Seasonal Energy Efficiency Ratio (SEER)
SEER stands for Seasonal Energy Efficiency Ratio, which is defined by the Air Conditioning, Heating and Refrigeration Institute as the rating of a unit’s cooling output in BTU’s (British Thermal Unit) during a typical warm season divided by the total electric energy input in watt-hours required to produce that output. This cooling output to total energy required to produce it ratio has become the standardized method to rate the efficiency of cooling systems. The higher the SEER rating – the better energy efficiency of the air conditioning system.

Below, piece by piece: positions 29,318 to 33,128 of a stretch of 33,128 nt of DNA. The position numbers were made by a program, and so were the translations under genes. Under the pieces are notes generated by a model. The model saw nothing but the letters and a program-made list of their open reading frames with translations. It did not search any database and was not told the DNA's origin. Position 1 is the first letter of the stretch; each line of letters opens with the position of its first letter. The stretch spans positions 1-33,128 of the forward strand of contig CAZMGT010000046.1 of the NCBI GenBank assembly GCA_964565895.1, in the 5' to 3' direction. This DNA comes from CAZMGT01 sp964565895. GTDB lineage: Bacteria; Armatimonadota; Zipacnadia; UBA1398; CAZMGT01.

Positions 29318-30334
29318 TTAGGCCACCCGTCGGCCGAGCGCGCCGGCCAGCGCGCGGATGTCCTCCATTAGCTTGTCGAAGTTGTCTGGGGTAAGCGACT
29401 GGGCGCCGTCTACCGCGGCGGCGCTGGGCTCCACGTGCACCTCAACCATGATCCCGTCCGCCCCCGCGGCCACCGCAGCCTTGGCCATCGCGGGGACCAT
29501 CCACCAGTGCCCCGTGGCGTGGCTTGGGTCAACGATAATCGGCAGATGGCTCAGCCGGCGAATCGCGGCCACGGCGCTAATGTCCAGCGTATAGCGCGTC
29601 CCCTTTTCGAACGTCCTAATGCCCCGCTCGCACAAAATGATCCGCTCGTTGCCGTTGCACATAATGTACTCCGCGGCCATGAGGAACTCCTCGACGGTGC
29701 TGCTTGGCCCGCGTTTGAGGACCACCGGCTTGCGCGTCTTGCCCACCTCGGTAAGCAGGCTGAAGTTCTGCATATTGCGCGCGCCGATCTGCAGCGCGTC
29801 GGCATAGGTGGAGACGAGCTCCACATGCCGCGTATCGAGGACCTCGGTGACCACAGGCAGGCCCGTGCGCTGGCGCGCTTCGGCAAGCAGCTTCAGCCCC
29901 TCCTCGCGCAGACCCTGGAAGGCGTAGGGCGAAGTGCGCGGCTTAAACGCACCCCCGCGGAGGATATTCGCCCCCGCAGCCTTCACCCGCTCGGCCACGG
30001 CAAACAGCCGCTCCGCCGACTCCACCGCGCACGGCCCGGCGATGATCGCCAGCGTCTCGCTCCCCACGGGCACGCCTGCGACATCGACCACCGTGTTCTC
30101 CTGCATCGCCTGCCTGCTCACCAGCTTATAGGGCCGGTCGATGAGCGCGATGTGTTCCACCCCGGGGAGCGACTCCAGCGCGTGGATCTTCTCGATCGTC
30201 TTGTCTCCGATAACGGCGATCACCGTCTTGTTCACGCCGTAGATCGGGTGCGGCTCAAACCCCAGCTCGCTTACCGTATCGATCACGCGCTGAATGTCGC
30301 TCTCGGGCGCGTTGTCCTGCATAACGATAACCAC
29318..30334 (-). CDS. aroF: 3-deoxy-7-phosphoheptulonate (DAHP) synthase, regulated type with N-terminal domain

The United States government mandated that all residential air conditioning systems sold in the U.S. as of January 2006 must have a SEER rating of at least 13. Central air conditioning systems with a SEER rating of 14 or more can be promoted as Energy Star qualified. Older cooling systems waste more energy during operation. For example, an older system with a SEER rating of 9 that’s replaced by a system with a SEER rating of 13 can reduce power consumption by 30% on an annual basis. That’s big savings in electrical costs to the homeowner.